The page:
In addition to Senators Murray and Durbin, the letter was signed by U.S. Senators Patrick Leahy (D-VT), Dianne Feinstein (D-CA), Jack Reed (D-RI), Thomas R. Carper (D-DE), Bernie Sanders (I-VT), Ben Cardin (D-MD), Jeanne Shaheen (D-NH), Jeff Merkley (D-OR), Michael Bennet (D-CO), Kirsten Gillibrand (D-NY), Christopher Coons (D-DE), Richard Blumenthal (D-CT), Brian Schatz (D-HI), Mazie K. Hirono (D-HI), Elizabeth Warren (D-MA), Edward J. Markey (D-MA), Cory Booker (D-NJ), Chris Van Hollen (D-MD), Tammy Duckworth (D-IL), Kamala Harris (D-CA), Tina Smith (D-MN), and Ron Wyden (D-OR). 

Read full text of letter below or HERE. 

August 30, 2018

 

The Honorable Donald J. Trump

President of the United States

The White House

1600 Pennsylvania Avenue, NW

Washington, DC  20500

 

Dear President Trump:

We are deeply troubled by reports that your Administration is considering a third reduction in as many years in the number of refugees who may be resettled in the United States.[1] We write to express our strong support for refugees and to urge your Administration to fulfill our nation’s long-standing bipartisan commitment to providing protection and refuge to the world’s most vulnerable populations.

At a time when 44,000 people per day are forced to flee their homes due to violence and persecution,[2] the United States should be stepping up its global leadership and demonstrating America’s compassion—rather than shirking our legacy as a nation of immigrants and a beacon of hope for those fleeing persecution. We therefore ask that you intensify efforts to meet the current refugee resettlement ceiling for fiscal year 2018 and increase the number of refugees who may be resettled in the upcoming fiscal year.

In the Refugee Act of 1980, Congress granted the president authority, in consultation with Congress, to determine a ceiling for refugee admissions to the United States each year. At the time the world was facing one of the largest refugee crises, with millions of people from Afghanistan, Southeast Asia, and countries in the Horn of Africa displaced. President Reagan, who vowed to “continue America’s tradition as a land that welcomes peoples from other countries [and] continue to share in the responsibility of welcoming and resettling those who flee oppression,”[3] set the cap at 140,000 in fiscal year 1982,[4] and the United States admitted more than 98,000 refugees that fiscal year.[5]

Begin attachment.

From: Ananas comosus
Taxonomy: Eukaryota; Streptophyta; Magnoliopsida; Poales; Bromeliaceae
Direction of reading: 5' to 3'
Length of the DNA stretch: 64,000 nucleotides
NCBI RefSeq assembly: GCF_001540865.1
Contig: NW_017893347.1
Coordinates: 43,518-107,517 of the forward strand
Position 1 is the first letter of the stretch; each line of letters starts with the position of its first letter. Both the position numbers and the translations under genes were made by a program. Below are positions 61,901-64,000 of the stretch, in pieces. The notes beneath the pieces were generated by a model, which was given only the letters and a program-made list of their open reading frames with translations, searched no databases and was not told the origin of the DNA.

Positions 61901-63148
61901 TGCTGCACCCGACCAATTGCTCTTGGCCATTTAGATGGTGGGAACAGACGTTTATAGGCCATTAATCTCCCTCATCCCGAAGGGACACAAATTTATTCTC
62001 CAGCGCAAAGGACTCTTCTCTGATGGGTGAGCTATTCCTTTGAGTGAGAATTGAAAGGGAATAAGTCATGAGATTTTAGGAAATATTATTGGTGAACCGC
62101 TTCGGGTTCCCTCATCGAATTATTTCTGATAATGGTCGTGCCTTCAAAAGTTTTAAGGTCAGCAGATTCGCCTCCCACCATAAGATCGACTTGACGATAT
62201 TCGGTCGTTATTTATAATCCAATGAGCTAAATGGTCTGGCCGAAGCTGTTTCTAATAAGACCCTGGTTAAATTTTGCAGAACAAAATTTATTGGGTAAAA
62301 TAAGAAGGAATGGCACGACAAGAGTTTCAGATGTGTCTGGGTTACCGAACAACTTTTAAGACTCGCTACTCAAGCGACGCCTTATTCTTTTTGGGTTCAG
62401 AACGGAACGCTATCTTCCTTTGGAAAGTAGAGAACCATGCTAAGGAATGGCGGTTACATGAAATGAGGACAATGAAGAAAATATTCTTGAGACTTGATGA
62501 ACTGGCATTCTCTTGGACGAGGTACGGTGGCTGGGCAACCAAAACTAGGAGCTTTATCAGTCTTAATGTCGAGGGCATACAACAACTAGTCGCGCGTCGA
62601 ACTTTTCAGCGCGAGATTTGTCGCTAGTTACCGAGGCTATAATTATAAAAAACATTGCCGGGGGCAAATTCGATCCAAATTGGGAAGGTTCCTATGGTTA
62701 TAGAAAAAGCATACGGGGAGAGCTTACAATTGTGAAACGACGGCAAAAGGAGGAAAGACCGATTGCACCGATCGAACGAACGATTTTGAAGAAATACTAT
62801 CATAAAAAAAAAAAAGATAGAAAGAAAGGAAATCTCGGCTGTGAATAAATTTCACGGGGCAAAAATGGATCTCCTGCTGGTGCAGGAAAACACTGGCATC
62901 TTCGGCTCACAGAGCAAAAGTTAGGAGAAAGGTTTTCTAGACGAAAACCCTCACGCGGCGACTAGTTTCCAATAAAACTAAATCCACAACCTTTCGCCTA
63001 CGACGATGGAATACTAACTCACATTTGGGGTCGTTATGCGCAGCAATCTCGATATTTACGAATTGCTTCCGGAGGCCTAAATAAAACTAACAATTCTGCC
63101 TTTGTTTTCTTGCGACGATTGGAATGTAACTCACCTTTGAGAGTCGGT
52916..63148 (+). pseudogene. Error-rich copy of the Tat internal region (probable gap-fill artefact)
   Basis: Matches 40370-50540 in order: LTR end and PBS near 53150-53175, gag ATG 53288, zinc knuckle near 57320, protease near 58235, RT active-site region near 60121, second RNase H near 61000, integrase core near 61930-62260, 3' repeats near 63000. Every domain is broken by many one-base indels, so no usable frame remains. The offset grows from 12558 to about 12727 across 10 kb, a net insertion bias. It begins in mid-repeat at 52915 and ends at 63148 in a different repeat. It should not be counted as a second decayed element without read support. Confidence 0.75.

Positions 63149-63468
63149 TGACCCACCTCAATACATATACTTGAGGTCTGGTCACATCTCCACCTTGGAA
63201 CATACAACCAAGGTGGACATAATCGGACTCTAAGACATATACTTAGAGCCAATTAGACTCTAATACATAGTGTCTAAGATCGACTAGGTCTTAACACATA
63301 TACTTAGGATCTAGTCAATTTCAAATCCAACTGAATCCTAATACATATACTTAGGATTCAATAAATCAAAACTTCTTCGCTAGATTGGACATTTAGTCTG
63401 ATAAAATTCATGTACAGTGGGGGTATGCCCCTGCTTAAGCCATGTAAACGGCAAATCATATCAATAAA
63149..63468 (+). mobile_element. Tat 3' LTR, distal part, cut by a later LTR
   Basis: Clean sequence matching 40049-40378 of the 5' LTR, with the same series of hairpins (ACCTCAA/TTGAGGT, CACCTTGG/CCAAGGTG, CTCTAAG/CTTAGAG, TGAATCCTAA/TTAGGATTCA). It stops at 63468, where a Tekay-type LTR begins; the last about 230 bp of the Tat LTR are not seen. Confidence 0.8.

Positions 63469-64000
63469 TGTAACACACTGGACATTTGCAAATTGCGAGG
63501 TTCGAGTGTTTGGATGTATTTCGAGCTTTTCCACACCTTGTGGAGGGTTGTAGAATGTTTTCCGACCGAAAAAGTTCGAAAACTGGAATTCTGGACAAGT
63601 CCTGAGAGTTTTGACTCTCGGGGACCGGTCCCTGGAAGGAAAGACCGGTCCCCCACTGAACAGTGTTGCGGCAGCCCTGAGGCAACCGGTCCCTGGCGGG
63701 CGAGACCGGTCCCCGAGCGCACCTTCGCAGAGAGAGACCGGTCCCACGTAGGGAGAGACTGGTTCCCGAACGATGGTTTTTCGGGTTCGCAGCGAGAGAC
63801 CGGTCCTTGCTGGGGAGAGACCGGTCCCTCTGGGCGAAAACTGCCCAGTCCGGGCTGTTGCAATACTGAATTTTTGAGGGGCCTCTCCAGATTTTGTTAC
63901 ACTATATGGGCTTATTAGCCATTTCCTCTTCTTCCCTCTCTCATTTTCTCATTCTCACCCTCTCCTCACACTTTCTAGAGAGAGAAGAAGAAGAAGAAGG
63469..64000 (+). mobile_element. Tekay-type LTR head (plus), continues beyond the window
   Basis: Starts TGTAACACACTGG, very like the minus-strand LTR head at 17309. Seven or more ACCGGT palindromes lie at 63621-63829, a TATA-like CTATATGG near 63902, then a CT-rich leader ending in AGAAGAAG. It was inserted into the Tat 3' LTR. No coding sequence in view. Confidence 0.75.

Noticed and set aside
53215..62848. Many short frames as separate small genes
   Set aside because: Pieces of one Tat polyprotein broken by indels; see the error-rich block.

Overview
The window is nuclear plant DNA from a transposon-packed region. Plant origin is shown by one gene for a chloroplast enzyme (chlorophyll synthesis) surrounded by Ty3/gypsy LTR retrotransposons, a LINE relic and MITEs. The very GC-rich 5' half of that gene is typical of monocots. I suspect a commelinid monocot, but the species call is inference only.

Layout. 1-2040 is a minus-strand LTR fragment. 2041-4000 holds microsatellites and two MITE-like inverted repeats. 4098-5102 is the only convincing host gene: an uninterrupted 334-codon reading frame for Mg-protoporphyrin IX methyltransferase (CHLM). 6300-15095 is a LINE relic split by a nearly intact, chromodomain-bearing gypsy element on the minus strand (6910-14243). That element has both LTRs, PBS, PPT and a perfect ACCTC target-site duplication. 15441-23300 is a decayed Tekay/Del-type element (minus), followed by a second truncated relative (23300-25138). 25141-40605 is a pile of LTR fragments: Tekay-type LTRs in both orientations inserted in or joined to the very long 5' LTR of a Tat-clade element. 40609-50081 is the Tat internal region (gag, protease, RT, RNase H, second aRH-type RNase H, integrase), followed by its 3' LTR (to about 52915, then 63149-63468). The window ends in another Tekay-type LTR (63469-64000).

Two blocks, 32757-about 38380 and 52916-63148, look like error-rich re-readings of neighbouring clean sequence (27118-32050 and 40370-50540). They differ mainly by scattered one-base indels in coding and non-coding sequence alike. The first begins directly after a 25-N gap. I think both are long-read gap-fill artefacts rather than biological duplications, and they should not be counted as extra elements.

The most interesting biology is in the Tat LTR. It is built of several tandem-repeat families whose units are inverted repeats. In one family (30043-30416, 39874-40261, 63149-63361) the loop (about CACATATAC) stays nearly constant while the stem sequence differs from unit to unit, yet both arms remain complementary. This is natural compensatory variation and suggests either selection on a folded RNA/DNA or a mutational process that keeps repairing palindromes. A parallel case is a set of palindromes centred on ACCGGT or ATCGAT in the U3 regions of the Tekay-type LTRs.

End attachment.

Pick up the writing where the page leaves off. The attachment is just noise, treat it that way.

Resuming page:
In fiscal year 2016, showing global leadership, the United States admitted 84,994.[6] While President Obama set the refugee ceiling for fiscal year 2017 at 110,000 in response to the scale of the global refugee crisis,[7] once you took office you slashed the cap to 50,000, which was quickly met by July.[8] In October, we were disappointed when you set the ceiling for fiscal year 2018 even lower at 45,000[9]—the lowest since the ceiling was established in 1980.

Moreover, reports indicate “the Trump administration has used bureaucratic delays to slow the number of refugees to a trickle,” including by slashing the staff who conduct interviews.[10] Based on current rates of resettlement your Administration is on pace to admit approximately 21,000 refugees to the United States during this fiscal year[11]—which would be the lowest number of refugees admitted to the United States since the program was created.[12] We encourage you, as someone who prides himself on his management acumen, to push all relevant federal agencies to expedite refugee processing to meet the 45,000 ceiling by October 1.